Quinn and Brady hough, were motivated regardless: The former deftly clipped the ball beyond his marker and into the path of Brady, sprinting towards the byline before crossing the ball in-between the keeper and a slew of defenders in the hope that Aluko, N’Doye or Elmo would attack it, they didn’t and a defender sliced the ball over for a corner. So far, so alright at this point, and almost better when further interplay between Quinn and Brady led to a deep cross that Elmo headed wide and high.
Burnley were creating chances too though, Barnes headed over after beating Chester to a cross from a corner, they were looking more composed too, generally keeping the ball for spells whereas we were often errant in our passing, Huddlestone and Livermore as culpable as they were against Arsenal.
City’s best chance from open play of the half came from Paul McShane, who rose to meet Brady’s inswinging corner kick but his headed attempt was over the goal. At the other end Taylor crossed well for Barnes who got ahead of Dawson but his downward header didn’t trouble Harper too much.
N’Doye won a free kick after being held back as he smartly controlled a long and hopefully punted ball downfield by Huddlestone. From it Brady arced the ball over the wall but not under the crossbar, which it smacked against and bounced over. There were hearts in mouths in the home sections after Huddlestone’s weak clearance went straight to Mee, but he couldn’t get his foot sufficiently over the ball and spooned it way over.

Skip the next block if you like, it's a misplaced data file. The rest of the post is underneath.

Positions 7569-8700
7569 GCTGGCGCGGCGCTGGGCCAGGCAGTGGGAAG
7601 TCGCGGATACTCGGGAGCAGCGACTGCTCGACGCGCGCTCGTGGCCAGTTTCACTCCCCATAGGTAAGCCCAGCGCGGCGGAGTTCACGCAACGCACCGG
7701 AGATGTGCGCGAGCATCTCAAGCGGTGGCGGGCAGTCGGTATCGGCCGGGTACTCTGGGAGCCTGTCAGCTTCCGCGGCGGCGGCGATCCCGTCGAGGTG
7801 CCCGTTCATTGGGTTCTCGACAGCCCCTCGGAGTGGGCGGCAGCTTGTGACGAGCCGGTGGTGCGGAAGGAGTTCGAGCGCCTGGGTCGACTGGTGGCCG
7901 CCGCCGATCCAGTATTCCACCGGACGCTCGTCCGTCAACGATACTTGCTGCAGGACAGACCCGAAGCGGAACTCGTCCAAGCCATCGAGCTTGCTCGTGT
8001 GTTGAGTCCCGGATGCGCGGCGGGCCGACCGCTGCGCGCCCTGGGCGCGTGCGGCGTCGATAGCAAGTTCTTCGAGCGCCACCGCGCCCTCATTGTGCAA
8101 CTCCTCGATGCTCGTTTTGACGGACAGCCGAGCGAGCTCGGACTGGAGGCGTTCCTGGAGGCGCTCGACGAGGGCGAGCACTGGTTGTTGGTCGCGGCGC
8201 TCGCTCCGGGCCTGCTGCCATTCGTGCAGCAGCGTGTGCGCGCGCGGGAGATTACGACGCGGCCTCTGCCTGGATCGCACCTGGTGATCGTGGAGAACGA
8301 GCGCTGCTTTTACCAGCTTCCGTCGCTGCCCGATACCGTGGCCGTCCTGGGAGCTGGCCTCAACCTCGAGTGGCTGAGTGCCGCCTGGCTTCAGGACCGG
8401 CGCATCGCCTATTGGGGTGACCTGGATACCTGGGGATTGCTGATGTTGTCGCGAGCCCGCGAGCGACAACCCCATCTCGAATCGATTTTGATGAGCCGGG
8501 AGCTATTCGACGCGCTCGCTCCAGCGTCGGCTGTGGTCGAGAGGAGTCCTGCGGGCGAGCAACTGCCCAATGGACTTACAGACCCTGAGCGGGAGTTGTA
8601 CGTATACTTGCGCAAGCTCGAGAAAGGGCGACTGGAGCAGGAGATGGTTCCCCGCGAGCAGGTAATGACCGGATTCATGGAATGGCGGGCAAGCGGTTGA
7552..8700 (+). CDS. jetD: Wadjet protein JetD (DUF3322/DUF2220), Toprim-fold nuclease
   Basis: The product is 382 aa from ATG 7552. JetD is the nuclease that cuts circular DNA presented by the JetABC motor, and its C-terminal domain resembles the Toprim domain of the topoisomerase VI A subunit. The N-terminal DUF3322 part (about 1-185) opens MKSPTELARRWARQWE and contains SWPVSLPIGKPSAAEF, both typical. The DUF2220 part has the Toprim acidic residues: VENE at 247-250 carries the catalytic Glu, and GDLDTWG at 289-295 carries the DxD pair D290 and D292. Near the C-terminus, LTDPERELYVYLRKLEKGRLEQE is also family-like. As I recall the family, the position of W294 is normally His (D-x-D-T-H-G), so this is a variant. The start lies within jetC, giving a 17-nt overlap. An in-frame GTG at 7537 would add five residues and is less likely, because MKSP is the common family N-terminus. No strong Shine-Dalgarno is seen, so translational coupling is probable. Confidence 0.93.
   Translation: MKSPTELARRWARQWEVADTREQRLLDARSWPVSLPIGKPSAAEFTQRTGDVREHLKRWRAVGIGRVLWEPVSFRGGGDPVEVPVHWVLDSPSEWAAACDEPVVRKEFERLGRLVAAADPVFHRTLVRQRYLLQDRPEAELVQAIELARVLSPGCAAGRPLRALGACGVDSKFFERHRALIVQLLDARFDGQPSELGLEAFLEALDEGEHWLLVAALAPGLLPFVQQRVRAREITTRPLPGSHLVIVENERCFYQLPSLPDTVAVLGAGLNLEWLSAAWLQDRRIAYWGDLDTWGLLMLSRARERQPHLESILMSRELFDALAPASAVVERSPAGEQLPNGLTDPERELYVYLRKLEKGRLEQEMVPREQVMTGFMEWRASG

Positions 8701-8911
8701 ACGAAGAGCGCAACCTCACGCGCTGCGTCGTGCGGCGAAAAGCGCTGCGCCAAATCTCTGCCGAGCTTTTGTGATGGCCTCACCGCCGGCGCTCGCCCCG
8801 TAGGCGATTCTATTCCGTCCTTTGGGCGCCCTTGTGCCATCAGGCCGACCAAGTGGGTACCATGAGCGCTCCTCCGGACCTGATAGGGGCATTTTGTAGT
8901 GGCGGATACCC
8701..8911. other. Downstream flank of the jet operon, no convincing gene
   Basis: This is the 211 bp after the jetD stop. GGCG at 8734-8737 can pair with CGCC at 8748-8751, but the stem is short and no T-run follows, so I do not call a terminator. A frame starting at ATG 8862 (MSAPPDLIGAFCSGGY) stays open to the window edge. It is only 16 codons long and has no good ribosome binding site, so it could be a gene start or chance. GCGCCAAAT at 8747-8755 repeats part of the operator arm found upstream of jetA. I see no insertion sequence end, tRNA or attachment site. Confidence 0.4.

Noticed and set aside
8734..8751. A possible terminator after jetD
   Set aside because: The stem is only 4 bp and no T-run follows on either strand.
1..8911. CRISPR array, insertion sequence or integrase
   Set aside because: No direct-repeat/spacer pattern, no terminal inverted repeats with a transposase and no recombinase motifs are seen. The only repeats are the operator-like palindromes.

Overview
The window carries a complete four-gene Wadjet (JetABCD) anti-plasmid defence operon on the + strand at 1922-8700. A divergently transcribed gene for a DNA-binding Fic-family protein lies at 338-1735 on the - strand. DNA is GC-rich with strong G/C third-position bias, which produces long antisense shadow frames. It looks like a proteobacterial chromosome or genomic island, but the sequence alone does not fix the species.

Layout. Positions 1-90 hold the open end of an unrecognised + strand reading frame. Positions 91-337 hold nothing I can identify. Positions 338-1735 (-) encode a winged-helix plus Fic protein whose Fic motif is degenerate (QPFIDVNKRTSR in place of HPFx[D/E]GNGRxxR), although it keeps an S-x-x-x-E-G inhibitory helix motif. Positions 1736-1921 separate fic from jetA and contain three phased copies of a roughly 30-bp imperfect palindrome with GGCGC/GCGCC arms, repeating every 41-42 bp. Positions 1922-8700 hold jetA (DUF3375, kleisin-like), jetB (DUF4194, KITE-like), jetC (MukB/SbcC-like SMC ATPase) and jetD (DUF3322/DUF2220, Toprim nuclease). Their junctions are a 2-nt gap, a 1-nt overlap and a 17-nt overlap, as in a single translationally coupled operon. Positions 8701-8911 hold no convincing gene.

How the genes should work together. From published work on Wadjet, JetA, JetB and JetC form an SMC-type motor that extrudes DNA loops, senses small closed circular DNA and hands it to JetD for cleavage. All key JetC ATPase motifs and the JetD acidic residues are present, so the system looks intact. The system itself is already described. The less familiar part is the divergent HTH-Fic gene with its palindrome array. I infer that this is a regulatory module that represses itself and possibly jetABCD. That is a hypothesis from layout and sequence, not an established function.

N’Doye fell to the floor clutching his face after being beaten to the ball by Shackell but there really didn’t seem anything in it, certainly no elbow use as was seemingly being implied. Perhaps N’Doye was just trying to inject some drama into a half of torpor and tepidity both on the field and in the stands. There are new floodlight gantry’s in each corner of the ground and LED lamps running the full length of the East Stand, but even had they have been switched on, this was a low wattage half of football.
No changes were made during the break and little changed early in the second half. Elmo fired a low cross into the box but Aluko couldn’t get on the end of it and at the other end Barnes tried an overhead kick that went wide in a move that seemed to take place in slow motion. There was so little pace on the effort that even old man Harper was never in trouble even had it been on target.
One of the few who emerged from this game with great credit was Stephen Quinn, whose industry and heart deserved better, certainly a better response from his team mates. His cross from the left let to a Livermore shot that was charged down, and after Elmo passed to him, a relatively tame shot into the ‘keeper’s grasp from Huddlestone.
Oh Tom Huddlestone. Do you remember this time last year when people were expressing outrage at Huddlestone’s being overlooked by the national team? When he was being touted as a possible World Cup squad member? What has happened to that player? Today Huddlestone was emblematic of the lack of urgency shown by many of the team following the Liverpool game, as if they felt safety was assured and none of the other teams would even bother trying.